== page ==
People who live in unserved areas next to the Gail Borden Public Library District's western border can expect to be asked in November if they want to annex and become taxpaying members of the district.
The library's board of trustees is working on placing a referendum question on the Nov. 4 election ballot. The results would affect an estimated 870 unserved households, said Denise Raleigh, the library's division chief of public relations and development.
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The majority of those households are in Elgin, some are in Campton Hills, and a few have mailing addresses in St. Charles, Plato Center and Plato Township, she said.
Even though the referendum directly affects only unserved areas, voters within the library district -- which serves more than 144,000 residents in Elgin, South Elgin and portions of Hoffman Estates, Streamwood and Bartlett -- also will be asked to weigh in on Election Day, Raleigh said.
"We hope people will decide to join this library district because we think it's so imperative that kids have access to a public library. And everyone else," Raleigh said.
The unserved areas are east of Route 47, generally north of Burlington Road and south of Plank Road.
The areas include 1,039 addresses, though not all correspond to a household. In some cases, the households are in pockets surrounded by in-district homes, she said.
The main library is at 270 N. Grove Ave., and the Rakow branch is at 2751 W. Bowes Road, both in Elgin.
A majority of district voters and a majority of voters within the unserved areas must approve the referendum question, Raleigh said.
Suzanne Fahnestock, director of elections for Kane County, confirmed that's how the law reads, although she cautioned she can't issue an opinion before the library submits its ballot question.
Fahnestock also said that if there are multiple precincts within the unserved areas, any precincts with a majority of "yes" votes could get annexed individually.
"We would wait to hear from the library district to be specific on the (unserved) area, to code all that," she said.
If the question is approved, residents living in the unserved areas could get permanent library cards after Election Day, Raleigh said.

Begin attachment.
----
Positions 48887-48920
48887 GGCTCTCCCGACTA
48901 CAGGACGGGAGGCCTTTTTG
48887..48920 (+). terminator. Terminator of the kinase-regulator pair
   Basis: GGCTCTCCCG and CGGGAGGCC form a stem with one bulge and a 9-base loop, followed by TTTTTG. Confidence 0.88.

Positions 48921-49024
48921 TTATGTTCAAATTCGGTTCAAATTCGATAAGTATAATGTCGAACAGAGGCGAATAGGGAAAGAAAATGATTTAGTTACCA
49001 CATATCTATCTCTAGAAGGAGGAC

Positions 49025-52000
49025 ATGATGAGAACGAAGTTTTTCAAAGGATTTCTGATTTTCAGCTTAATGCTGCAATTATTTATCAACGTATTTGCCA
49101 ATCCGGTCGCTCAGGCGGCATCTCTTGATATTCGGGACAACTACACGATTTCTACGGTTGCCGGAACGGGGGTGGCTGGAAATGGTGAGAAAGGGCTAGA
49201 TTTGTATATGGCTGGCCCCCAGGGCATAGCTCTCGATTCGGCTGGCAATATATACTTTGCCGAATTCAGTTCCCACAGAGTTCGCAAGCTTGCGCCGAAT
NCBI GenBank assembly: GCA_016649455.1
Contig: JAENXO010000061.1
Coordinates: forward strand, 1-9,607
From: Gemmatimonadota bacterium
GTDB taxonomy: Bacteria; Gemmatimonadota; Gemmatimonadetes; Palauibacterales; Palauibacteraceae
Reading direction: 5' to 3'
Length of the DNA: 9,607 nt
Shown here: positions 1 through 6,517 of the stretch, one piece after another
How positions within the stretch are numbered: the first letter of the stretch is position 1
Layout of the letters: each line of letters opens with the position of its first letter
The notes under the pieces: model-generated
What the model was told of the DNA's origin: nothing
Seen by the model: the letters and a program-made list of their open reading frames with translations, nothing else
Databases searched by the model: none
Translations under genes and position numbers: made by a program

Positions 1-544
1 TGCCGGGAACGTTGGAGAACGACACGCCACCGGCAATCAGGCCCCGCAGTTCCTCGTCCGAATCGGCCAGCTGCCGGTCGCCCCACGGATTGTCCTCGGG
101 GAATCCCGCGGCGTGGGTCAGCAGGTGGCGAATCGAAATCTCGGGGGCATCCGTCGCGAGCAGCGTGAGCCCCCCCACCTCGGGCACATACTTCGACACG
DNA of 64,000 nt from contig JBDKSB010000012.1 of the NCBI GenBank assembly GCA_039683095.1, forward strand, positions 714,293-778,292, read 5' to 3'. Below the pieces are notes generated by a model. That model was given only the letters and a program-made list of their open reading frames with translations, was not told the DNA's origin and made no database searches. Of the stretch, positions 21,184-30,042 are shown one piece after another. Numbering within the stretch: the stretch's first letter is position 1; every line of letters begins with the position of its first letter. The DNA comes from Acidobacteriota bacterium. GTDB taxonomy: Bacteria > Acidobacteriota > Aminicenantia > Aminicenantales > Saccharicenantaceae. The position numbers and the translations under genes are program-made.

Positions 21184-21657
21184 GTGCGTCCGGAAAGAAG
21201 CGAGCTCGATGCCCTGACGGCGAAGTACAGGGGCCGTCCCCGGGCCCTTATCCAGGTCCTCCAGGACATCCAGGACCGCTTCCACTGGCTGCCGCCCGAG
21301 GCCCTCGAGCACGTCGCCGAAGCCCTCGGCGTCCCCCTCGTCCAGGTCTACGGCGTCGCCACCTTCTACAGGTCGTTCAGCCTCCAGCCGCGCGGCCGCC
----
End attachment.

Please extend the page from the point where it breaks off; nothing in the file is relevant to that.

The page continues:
The new members would start paying library taxes in 2015. For a house with an assessed value of $150,000, library taxes are estimated at about $240 annually, she said.
Under state law, library districts can annex contiguous land following the boundaries of contiguous municipalities and school districts, Raleigh said.
That can happen through action by the library board, by voter decision or by request from residents, she said.
Library Executive Director Carole Medal said the board must vote on placing the question on the ballot no later than its July meeting.
The board is paying $2,500 to consultant Steve Larson of Ehlers Financial Advisors in Lisle to guide the preparation for the referendum, Medal said.
"We are doing so much of the work in house," she said. "It's more just using our consultant as a watchdog and making sure that everything we're doing is correct and by the law."
The library starting Monday will mail temporary cards valid May 1 to Nov. 4 to all unserved addresses, Raleigh said.
"We're going to be providing them with six months of demonstration services," she said. "It's a wonderful opportunity to try our library services that we think have a very important impact."
People can begin using the library's online services as soon as they receive the temporary cards but will have to activate the cards at the main library or the Rakow branch to check out materials, she said.
"We would really love them to visit the library, of course," Raleigh said.
To deal with the additional temporary patrons, temporary staff members will be hired for the next six months, Raleigh said.
Should the referendum question be approved, any expenses related to serving more patrons -- including hiring -- will be covered by the additional tax revenue, she said.
"If you're already a member of district, there is no tax consequence to you," she said.
About half of students in Burlington Central School District 301 live in unserved areas with no access to a public library, Raleigh said.
Last summer, the school district added summer hours so families could check out books from its libraries when school is not in session, District 301 Superintendent Todd Stirn said.
Still, that's not comparable to the vast resources of a public library district, he said.
"The referendum would give them the opportunities to have access to the wonderful services (of the Gail Borden library)," he said.
"They offer so much in various resources with not only media, but science experiments that can be checked out, books, access to computers and other educational opportunities."